Aging In Film: When Your Character Looks Like Country-Fried Gollum You've Gone Too Far
One of my favorite directors, Richard Linklater, is working on a fascinating project called Boyhood. Long preoccupied by unusual storytelling (the rotoscoping of Waking Life and A Scanner Darkly, the delicately interlaced twin narratives of Before Sunrise and Before Sunset), Linklater is taking an intriguing look at the passage of time and how it's captured in film. /Film reports:
Linklater began shooting Boyhood (formerly called Growing Up) back in 2002, following one young actor (Ellar Salmon) as he ages naturally from first grade to the start of college. Linklater recently reported that he has three more years of shooting left to go, which, yup, sounds about right -- a six-year-old in 2002 would be eighteen in 2014. Ethan Hawke and Patricia Arquette also star Salmon's parents. Boyhood tells the story of a divorced couple (Hawke and Arquette) as they raise their child (Salmon). Linklater's been shooting the project little by little, filming Salmon for short periods each summer, and in an interview with The Playlist, Linklater stated that he has "three years left on it."
I am excessively excited by this project for several reasons. Firstly, Linklater has an impressive de-douchefying effect on Ethan Hawke. Secondly, I am fascinated by the problem of how to convincingly show the passage of time on film. There are, currently, two (and a half) options. The first, of course, is the classic "aging makeup" which is slowly being replaced with a makeup/CGI combo. While some aging makeup can be convincing it is, more often than not, a distraction. (Chronicled rather hilariously in this AV Club video.) The makeup/CGI age-fest that was The Curious Case of Benjamin Button detracted from the fine performances of Pitt, Blanchett and Swinton. (Well, no, not Swinton, nothing can detract from that.)
The other option, one that works for both the passage of time in a single movie and over a series, is to cast two actors to play the same role. When this works, it really works. When it doesn't you get the charismatic Hal Holbrooks playing an older version of the deadly dull Robert Pattinson (Water For Elephants) and the entire casting disaster that was Now And Then. (Christina Ricci grows up to be Rosie O'Donnell? I think not.) Pajiba reader penelope emailed me awhile back with her favorite pairings. Here's a blended list of hers and mine. Holler if we missed one.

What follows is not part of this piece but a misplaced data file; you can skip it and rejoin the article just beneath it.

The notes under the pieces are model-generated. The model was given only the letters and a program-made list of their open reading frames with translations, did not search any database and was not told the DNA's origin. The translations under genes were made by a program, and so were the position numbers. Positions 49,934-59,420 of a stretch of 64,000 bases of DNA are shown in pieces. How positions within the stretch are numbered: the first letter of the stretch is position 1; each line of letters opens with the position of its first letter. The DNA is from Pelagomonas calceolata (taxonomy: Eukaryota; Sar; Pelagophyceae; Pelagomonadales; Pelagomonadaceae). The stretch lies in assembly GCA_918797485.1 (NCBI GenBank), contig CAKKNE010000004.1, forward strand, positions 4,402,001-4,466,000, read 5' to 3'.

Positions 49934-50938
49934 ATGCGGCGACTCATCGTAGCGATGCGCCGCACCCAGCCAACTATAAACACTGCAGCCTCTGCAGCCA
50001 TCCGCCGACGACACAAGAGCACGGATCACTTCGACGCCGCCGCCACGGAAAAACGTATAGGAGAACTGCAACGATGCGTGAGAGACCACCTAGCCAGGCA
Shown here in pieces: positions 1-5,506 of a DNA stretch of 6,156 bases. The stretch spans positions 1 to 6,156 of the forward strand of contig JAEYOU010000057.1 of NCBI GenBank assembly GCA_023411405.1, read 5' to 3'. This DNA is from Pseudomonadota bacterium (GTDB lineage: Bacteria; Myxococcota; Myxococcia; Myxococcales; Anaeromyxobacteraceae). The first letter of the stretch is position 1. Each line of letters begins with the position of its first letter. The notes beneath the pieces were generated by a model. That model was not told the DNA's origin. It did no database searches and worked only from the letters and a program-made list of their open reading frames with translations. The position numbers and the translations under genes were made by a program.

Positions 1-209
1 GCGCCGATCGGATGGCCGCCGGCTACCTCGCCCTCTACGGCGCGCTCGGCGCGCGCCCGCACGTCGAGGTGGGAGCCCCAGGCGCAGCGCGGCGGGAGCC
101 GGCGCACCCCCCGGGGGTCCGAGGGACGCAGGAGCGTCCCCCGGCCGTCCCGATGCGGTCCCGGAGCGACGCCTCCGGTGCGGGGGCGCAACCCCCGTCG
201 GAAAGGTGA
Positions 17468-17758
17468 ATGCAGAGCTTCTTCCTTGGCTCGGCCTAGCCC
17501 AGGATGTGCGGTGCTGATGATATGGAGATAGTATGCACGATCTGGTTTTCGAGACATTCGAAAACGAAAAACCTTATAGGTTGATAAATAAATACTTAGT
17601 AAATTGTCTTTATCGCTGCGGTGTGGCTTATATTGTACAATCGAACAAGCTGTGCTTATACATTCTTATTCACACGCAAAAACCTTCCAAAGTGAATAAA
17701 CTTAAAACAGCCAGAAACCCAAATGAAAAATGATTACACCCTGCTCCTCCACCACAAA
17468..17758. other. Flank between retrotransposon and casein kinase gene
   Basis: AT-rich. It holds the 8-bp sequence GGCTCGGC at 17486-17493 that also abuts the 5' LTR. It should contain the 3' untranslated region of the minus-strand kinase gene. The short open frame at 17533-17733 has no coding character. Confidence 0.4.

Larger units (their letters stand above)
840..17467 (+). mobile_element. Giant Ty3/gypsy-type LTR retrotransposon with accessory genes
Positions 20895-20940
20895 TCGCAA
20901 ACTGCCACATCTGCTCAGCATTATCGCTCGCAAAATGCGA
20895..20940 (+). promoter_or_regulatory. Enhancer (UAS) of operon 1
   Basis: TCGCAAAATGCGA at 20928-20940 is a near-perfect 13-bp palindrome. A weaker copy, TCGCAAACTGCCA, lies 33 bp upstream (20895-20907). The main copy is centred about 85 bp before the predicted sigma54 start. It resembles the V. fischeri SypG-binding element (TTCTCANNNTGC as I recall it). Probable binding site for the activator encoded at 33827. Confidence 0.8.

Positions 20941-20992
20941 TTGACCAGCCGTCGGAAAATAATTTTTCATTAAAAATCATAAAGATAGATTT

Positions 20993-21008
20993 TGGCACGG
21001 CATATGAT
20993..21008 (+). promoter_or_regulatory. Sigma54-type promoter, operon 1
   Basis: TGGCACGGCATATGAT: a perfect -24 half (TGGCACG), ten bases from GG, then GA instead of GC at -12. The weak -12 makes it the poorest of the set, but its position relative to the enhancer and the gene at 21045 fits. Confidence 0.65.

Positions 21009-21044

Flora Guiet/Audrey Tautou as Amélie Poulain--Amélie: It's not just the haircut. I love that little girl.
Elle Fanning/Cate Blanchett as Daisy--The Curious Case of Benjamin Button: See. . .this is what happens when you don't mess about with CGI.
Robert De Niro/Marlon Brando as Don Vito Corleone--The Godfather Series: The only Oscar-winning pair on the list. Powerhouse performances.
Geena Davis/Lynn Cartwright as Dottie Hinson--A League of Their Own: This one is a personal favorite. They dubbed in Davis's voice for Cartwright's scenes, but the resemblance is uncanny.
Mary Stuart Masterson/Jessica Tandy as Idgie "Ninny" Threadgoode--Fried Green Tomatoes: Just disgustingly delightful, these two.
River Phoenix/Harrison Ford as Henry Jones Jr.--The Indiana Jones Series: Remember how River Phoenix was great in that last Indiana Jones film they ever made? The third one? Yeah he was great in that.
Christa B. Allen/Jennifer Garner as Jenna Rink--13 Going On 30: They (Hollywood?!) loved Allen so much they brought her back to play the younger version of Garner in Ghosts of Girlfriends Past.
Benjamin Walker/Liam Neeson as Alfred Kinsey--Kinsey: This is penelope's favorite. Can't say I blame her. That nose!
Ewan McGregor/Alec Guinness as Obi-Wan Kenobi--The Star Wars Abominations: Say what you will about the prequels (and you can say them loudly and often), McGregor was a great match for Guinness.
Caitlin Blackwood/Karen Gillan as Amelia Pond--"Doctor Who": This is cheating, of course, because it's television, but I love that they used Gillan's young cousin. Brilliant.